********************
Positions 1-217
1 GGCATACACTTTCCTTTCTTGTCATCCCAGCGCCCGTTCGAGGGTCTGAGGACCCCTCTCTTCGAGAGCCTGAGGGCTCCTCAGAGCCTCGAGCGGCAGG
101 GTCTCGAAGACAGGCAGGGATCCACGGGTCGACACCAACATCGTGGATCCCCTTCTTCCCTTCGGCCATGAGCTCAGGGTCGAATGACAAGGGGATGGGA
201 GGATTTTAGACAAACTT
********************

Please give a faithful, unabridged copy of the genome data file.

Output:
Positions 1-217
1 GGCATACACTTTCCTTTCTTGTCATCCCAGCGCCCGTTCGAGGGTCTGAGGACCCCTCTCTTCGAGAGCCTGAGGGCTCCTCAGAGCCTCGAGCGGCAGG
101 GTCTCGAAGACAGGCAGGGATCCACGGGTCGACACCAACATCGTGGATCCCCTTCTTCCCTTCGGCCATGAGCTCAGGGTCGAATGACAAGGGGATGGGA
201 GGATTTTAGACAAACTT